Lambert-St. Louis International Airport recently wrapped up the largest capital improvement project in St. Louis history and one of the largest in Missouri history.
The airport expansion, which adds one runway to the airport but no new gates or square footage at the terminal, is approximately twice the size of the Cross-Country MetroLink Extension, the next-largest St. Louis area construction project currently under way.
After the ribbon was cut on the expansion, politicians and airport officials were aboard the first plane — a corporate jet — that landed using the new runway. There were speeches and a celebration for the opening of the long-awaited expansion.
But not everyone was celebrating. The expansion, which gave the airport its first new runway in 50 years, has taken its place with the MetroLink expansion as the most controversial projects in St. Louis history.
Opponents of the expansion, including many who had lost their homes in the buyout, decried what they called “airpork” and destruction of viable neighborhoods.
All along opponents had questioned whether another runway was really necessary especially after TWA was absorbed by American Airlines. When American Airlines faced problems of its own and instituted drastic cuts to remain solvent, the opponents were even more vocal.
The price was literally and figuratively too high, they said. Ultimately, the dollar cost was $1.1 billion dollars — actual construction cost of the runway was $77 million. The human costs included the loss of 2,000 properties, including more than 1,900 homes.
But proponents said a new runway would reduce delays in bad weather, make the airport more efficient and stimulate growth in the area.
The project’s history has been long and rocky. Plans for the expansion were laid more than a dozen years ago.
A master plan developed in 1992 indicated more runway space would be needed in the future, and that a new runway should be built, said Chuck Reitter, public information manager for the Lambert Airport Expansion Program.
After looking at 30 different configurations for the new runway, airport officials, in a master plan supplement four years later, recommended the plan known as the W-1-W alternative be built.
“The problem with the existing Lambert is more than any other major airport in the country weather affects flights,” he said. “These two main runways are too close together to use when weather conditions require an instruments-only landing. That happens about 14 percent of the time. The problem is that 14 percent of the time Lambert’s down to one runway and that backs up aircraft. They’re either up in the sky circling or down on the tarmac and that costs airlines money.”
Reitter said that airports serve two functions — to provide an efficient infrastructure for airlines and to provide a pleasant, efficient, appealing infrastructure for passengers — parking facilities, concourses and terminals.
The expansion addresses the former, but not the latter, he explained.
“But now airlines can come into Lambert knowing they’re not stuck with being down to one runway 14 percent of the time,” he said. That makes St. Louis more likely to experience a growth in the number of airlines and flights per day, he added.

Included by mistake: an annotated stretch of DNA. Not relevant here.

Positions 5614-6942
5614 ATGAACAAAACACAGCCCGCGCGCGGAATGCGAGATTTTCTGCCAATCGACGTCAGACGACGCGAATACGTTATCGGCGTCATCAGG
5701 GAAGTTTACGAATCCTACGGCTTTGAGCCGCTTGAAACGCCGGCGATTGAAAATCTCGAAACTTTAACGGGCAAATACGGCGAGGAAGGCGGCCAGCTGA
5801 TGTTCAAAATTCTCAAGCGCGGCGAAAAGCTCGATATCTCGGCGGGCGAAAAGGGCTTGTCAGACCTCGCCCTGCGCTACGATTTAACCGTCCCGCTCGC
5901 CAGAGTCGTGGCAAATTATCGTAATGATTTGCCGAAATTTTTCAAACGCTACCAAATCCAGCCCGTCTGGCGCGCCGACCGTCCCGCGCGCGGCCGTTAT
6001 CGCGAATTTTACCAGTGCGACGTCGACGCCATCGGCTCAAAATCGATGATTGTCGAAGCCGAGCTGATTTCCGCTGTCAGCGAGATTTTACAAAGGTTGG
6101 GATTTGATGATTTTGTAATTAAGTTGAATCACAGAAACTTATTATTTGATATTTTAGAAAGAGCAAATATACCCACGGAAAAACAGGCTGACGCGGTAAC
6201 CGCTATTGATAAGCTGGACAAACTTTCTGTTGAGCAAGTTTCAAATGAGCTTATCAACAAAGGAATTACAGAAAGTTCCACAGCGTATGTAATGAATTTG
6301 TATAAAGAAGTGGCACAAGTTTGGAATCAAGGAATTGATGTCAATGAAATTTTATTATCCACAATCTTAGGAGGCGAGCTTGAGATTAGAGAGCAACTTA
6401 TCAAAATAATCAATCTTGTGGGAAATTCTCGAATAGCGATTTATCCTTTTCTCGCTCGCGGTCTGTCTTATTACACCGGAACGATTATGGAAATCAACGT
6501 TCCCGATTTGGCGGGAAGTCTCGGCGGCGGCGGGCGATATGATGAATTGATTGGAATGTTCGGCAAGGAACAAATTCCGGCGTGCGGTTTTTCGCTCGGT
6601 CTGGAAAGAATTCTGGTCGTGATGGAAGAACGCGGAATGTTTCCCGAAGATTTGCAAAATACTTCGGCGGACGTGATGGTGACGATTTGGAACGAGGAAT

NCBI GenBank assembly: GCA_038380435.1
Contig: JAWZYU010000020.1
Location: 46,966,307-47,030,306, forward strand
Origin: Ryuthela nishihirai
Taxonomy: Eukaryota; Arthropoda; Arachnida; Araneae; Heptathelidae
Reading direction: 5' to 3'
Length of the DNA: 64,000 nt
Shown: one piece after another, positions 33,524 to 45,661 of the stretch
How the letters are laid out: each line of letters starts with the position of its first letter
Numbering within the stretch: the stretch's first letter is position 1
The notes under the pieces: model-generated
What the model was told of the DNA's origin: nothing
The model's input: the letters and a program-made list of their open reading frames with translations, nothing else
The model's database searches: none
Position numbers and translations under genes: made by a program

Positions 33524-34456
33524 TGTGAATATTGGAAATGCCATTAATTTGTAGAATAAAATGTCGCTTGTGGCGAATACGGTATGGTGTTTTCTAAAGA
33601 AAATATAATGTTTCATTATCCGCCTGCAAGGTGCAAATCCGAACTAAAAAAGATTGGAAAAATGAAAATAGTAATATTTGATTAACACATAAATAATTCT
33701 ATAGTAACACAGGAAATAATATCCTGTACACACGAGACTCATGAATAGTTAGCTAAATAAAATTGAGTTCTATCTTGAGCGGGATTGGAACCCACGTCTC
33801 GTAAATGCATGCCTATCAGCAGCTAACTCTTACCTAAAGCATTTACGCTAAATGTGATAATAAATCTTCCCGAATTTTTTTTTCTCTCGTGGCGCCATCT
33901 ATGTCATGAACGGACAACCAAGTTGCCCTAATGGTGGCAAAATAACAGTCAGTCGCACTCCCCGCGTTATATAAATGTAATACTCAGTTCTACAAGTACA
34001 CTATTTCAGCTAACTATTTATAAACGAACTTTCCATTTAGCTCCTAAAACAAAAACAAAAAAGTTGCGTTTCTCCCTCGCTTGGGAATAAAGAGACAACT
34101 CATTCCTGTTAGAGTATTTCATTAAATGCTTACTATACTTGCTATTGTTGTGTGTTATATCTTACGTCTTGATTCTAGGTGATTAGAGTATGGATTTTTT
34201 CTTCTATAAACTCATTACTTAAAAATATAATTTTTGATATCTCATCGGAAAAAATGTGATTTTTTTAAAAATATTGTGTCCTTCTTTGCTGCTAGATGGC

“The expansion program actually began Sept. 30, 1998, with a record of decision, which is the FAA’s way of saying, ’Yes, Lambert, you’re approved to go ahead and do it,’” Reitter said.
The city of Bridgeton, which stood to lose a good part of its population, filed litigation immediately. The suit wound its way through the court system up to the supreme courts at the state and the federal levels.
“All of the court cases were in favor of the airport,” Reitter said. “When the two supreme courts decided not to review the lower court’s decisions, that ruling stood. What it really did was set back the onset of construction two years.”
Although construction couldn’t begin until July 2001, the land acquisition program did, however, begin right away. The airport recently finished tendering offers to everyone in the noise buyout area.
The expansion didn’t add new gates or square footage to the terminal, but it was nonetheless a massive project.
To involve a large number of contractors and consultants, the city broke the expansion into 80 separate projects with 14 lead design contractors, 18 prime construction contractors and 50 demolition contractors and used more than 550 companies including 100 disadvantaged businesses, Mike Minges, program manager for the expansion management office, said.
To manage the design and construction, the city of St. Louis, which owns the airport, hired Sverdrup (now Jacobs), Parsons and Kwame Construction Group (SPK), a joint venture.
Fred Weber Inc./Millstone-Bangert Inc., another joint venture, was prime construction contractor for the runway construction and paving. McCarthy-Mosley, another venture contractor, built a traffic tunnel on Lindbergh Boulevard.
Prime electrical contractor was Sachs Company. Dave Kolb Grading did most of the earth-moving. Mosley Construction, a 30 percent joint venture partner on the Lindbergh Tunnel construction, installed the mud slab and the footings for the tunnel.
The new runway is 9,000 ft. (2,743 m) long and 150 ft. (45.7 m) wide with two parallel taxiways.